How to Get Rid of Hot Roots at Home

Hot roots have nothing to do with how great your hair looks or the temperature. It’s a term colorists use. Unfortunately, it’s not a term you want to hear when it comes to your hair. They occur when the roots of your hair are ‘warmer’ than the rest. The color shades of the hair don’t match.

They come from coloring, bleaching, and highlights. They can often appear red or orange, depending on your hair color. People with blonde hair will experience more orange-colored roots. People with red hair could experience a lighter shade. If you have brown hair, you could see a reddish color.

A little contrast might not seem like a big deal. But, roots are supposed to be darker than the rest of your hair. When they are lighter or have a different tint to them, it’s noticeable. Whether you have hot roots after bleaching or coloring your hair, you’ll likely want to fix them.

Not only can they draw negative attention to the top of your head, but they can make you look like you have ashy ends. It doesn’t matter if you have a professional treatment or dye your hair at home. Hot roots can happen to anyone when treatment is done incorrectly.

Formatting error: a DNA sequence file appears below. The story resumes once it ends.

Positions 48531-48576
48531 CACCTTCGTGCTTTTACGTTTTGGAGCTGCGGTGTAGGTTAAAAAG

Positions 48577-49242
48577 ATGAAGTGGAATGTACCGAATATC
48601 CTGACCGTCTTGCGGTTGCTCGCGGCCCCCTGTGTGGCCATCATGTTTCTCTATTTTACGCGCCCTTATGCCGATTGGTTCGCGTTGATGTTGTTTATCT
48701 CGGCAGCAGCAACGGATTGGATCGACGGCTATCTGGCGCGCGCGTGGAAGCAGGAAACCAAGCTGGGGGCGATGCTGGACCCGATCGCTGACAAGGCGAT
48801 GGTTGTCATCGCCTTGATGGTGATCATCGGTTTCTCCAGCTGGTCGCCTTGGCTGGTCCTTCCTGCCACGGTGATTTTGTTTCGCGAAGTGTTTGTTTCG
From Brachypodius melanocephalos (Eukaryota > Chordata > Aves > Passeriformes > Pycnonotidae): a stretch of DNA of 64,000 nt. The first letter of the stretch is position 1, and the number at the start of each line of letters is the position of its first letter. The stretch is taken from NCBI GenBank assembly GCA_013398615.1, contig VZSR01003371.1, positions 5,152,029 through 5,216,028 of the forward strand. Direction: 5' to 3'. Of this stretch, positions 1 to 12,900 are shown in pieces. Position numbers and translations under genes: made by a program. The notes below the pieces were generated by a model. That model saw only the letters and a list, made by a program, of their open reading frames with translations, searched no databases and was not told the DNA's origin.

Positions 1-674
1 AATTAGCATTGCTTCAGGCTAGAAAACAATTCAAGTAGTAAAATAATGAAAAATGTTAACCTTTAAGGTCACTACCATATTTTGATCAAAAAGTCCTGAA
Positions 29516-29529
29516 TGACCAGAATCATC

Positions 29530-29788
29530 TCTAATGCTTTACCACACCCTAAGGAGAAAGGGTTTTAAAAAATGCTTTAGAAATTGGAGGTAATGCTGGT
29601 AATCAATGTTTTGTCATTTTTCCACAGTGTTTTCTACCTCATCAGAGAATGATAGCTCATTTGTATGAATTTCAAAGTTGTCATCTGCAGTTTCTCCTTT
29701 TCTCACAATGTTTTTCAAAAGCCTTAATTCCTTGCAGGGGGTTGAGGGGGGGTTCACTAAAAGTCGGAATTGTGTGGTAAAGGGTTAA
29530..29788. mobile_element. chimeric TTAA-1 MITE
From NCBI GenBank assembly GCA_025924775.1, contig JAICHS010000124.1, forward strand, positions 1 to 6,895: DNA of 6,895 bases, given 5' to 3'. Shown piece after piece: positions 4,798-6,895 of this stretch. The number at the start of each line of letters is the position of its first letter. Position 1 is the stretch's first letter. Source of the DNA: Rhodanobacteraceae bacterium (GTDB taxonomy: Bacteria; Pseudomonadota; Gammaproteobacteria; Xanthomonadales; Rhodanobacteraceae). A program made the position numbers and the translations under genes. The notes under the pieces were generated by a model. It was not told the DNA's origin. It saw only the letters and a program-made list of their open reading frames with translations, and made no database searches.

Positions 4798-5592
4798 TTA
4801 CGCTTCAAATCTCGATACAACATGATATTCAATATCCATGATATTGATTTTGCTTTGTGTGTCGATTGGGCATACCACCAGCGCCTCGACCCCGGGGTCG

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Do Hot Roots Go Away?

When your roots change color due to a chemical process, it can take time for that discoloration to go away. You may think your only option is to wait it out. It’s true that your color balance should be restored over time. But, while you’re waiting, you could have to deal with the embarrassment.

This guide will focus on the main causes of this problem. Once you know what might have caused the problem in the first place, you’ll be better prepared to treat them. You don’t necessarily have to go to a salon to get rid of the problem. You can treat hot roots at home. Finding the right treatment can leave your hair looking healthy and beautiful.

What Do They Look Like?

They can look slightly different on everyone. It much depends on your hair color and the color you were trying to get. In general, though, hot roots will be a lighter shade than the rest of your hair. They are called ‘hot’ because they often look warmer. They may have a blonde or reddish tint to them.

The biggest problem with the appearance is that it’s so unnatural. No matter what color you want to dye your hair, you probably want it to be as even as possible. Having roots that are a different color from the rest of your hair can look unprofessional and sloppy. Sometimes, it can give the roots a rust-colored look.